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And now we come back to Dimitri Tiomkin (1894-1979). This time it is to show the house into which he moved in the spring of 1950. This ethnic Jew, Ukrainian-born pianist and composer was already one of Hollywood’s top names by now, but he still had a long, successful, creative life ahead of him. More or less as he was moving his furniture into this home he was nominated for an Oscar for Best Music, Scoring of a Dramatic or Comedy Picture for Champion (1949). Just three years on he would win the first two of his Oscars – one for Best Music, Scoring of a Dramatic or Comedy Picture for High Noon (1952), and another (with Ned Washington) for Best Music, Original Song for High Noon (1952) for “Do Not Forsake Me, Oh My Darlin’,” as sung by Tex Ritter. Also in 1953 he would win the Golden Globe for Best Motion Picture Score for High Noon (1952). It was a man at the top of his game who brought his life and family into this house. He had previously lived in Beverly Hills (about which I will write in the future), but if one can move up by leaving Beverly Hills, Tiomkin did so by purchasing this mansion in the Windsor Square neighborhood of Central Los Angeles, near Wilshire. Virtually all of his neighbors were famous – all of them were rich. The official address of this home was, and still is, 333 S. Windsor Boulevard.
Tiomkin had grown up in what was known during the Russian empire (and later in Soviet times) as the Ukraine – a place out on the edges, the far limits, so to speak. His town of birth was Kremenchuk, near Poltava. He was taught the piano by his mother Maria Tartakovskaya, who had plans of him being a concert pianist one day. She surely expected those dreams to come true when Tiomkin was admitted to the St. Petersburg Conservatory to study under the great Alexander Glazunov and Felix Blumenfeld. What she did not expect was the Revolution that would come along in 1917 and shake the Russian empire to the core. Tiomkin left Russia for Berlin in 1921 then moved on to Paris in 1924. He struck out for New York as a member of the Dimitri Tiomkin/Michael Khariton piano duo in 1925. However, with the US economy taking a dive in 1929, Tiomkin headed west in search of better pay. In short, Hollywood was calling, and by 1929 he hit upon several small jobs. According to the imdb website, Tiomkin wrote the ballet music for Devil-May-Care and Pointed Heels, both uncredited, and the music for a short called A Night at the Shooting Gallery, all in 1929. By 1930, his career was off and running.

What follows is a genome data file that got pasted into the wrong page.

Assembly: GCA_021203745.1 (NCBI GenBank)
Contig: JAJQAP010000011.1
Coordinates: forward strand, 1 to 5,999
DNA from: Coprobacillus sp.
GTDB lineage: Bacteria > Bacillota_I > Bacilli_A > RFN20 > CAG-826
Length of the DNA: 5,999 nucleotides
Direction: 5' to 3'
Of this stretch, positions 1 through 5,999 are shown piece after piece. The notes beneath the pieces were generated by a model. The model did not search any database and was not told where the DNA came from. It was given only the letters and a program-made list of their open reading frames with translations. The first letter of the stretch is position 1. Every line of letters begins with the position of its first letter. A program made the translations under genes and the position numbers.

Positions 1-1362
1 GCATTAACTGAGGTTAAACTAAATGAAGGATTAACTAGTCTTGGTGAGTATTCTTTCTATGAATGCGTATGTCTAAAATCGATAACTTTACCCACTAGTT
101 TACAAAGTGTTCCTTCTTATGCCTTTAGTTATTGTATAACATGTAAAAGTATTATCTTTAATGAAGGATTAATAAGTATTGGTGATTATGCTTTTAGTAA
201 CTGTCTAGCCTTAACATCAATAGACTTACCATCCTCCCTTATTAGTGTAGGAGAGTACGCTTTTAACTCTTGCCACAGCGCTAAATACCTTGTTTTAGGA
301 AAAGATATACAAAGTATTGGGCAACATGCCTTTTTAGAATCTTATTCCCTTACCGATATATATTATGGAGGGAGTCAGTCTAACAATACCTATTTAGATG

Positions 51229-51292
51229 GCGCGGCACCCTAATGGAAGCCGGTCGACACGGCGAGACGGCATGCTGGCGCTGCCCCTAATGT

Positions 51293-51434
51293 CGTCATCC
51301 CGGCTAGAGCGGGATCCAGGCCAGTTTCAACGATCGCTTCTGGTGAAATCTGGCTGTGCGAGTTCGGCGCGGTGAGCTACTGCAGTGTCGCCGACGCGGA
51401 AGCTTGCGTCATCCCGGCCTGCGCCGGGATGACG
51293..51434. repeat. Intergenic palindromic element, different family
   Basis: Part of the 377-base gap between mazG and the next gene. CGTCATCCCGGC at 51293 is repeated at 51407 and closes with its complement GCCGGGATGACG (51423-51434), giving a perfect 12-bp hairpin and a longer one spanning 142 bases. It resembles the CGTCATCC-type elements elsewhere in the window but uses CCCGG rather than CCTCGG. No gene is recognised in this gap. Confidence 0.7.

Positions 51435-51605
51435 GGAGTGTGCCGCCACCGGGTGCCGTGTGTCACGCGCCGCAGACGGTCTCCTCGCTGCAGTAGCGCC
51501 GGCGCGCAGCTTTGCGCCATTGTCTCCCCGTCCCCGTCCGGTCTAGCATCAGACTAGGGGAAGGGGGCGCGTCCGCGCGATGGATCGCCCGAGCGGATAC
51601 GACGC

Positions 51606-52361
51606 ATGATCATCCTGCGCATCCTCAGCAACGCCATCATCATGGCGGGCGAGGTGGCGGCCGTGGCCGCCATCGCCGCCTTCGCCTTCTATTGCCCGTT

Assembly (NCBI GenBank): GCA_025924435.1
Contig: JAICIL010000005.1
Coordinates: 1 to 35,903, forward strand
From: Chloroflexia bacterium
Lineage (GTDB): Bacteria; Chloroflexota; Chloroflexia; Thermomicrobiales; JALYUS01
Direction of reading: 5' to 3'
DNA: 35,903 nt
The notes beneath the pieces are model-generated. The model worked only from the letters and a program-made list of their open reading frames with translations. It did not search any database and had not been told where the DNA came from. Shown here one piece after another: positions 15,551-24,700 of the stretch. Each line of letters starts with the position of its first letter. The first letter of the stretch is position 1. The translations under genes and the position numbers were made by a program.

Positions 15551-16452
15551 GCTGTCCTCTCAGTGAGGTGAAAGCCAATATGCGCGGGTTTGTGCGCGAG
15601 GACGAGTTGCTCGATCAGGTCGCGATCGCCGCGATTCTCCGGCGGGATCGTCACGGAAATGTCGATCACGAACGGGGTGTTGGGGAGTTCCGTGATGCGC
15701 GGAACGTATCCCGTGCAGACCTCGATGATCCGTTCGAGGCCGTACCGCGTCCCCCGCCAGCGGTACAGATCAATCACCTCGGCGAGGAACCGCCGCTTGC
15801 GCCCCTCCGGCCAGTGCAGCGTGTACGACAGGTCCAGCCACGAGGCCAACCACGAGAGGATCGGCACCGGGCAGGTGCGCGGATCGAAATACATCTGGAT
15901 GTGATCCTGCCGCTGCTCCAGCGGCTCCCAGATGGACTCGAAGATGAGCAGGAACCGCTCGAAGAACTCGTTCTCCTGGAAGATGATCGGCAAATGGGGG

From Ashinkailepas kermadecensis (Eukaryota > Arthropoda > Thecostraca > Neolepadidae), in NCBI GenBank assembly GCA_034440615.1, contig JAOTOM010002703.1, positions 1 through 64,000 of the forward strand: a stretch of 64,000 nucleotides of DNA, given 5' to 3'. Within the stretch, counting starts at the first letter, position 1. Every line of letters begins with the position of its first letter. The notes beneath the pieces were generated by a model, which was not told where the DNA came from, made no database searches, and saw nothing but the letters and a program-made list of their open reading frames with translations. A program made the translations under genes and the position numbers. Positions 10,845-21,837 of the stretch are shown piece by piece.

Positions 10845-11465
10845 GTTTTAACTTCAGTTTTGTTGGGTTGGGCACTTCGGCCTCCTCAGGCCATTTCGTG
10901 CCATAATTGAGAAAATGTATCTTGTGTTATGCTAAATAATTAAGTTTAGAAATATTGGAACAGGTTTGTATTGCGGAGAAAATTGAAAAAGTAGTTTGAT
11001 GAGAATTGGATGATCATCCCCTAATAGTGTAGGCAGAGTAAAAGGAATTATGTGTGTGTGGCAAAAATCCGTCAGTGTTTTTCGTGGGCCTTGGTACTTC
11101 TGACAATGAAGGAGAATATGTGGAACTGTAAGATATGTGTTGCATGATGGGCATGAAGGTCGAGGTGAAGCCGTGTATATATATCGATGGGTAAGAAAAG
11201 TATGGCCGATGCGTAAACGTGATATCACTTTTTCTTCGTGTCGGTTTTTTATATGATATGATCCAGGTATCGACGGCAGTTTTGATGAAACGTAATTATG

The house in Windsor Park can’t help but remind one of a Russian estate. The stately, columned entrance, the decorations on the walls, the classical box of a many-roomed mansion, all bear a resemblance to places Tiomkin might have seen in his childhood, or, certainly, in St. Petersburg. One of the first things Tiomkin did at the new house was to add a swimming pool, the total cost of which was $2,550.
In the end, however – in the course of one night, in fact – this house was darkened by evil and Tiomkin sold it and left it without ever looking back.
It happened on the night of the funeral of Albertina Rasch, his second wife, in early October 1967. A small report in the Los Angeles Times (republished here) puts it as follows:
“Several hours after his wife’s funeral Thursday, composer Dimitri Tiomkin was attacked by thieves in his home at 333 S. Windsor Blvd.
Three men and a woman forced their way into the home, police said, and one of the intruders struck Tiomkin over the head with a gun. He was not seriously hurt.
Tiomkin and his secretary, Martha Harrington, were tied up and the intruders searched the house. However, they obtained only $13 in cash, police said.
Inurnment services for Mrs. Tiomkin, the former Albertina Rasch, had been held at Forest Lawn Memorial-Park.
Mrs. Tiomkin, who was a former ballerina, died Monday at Motion Picture Country Hospital after a lengthy illness. The composer is her only survivor.”
Almost immediately, Tiomkin sold the house and left Los Angeles. He spent the last 12 years of his life living in London (where he died) and in Paris. After his death, Tiomkin’s ashes were brought back to Los Angeles where they were interred in a mausoleum at Forest Lawn in Glendale.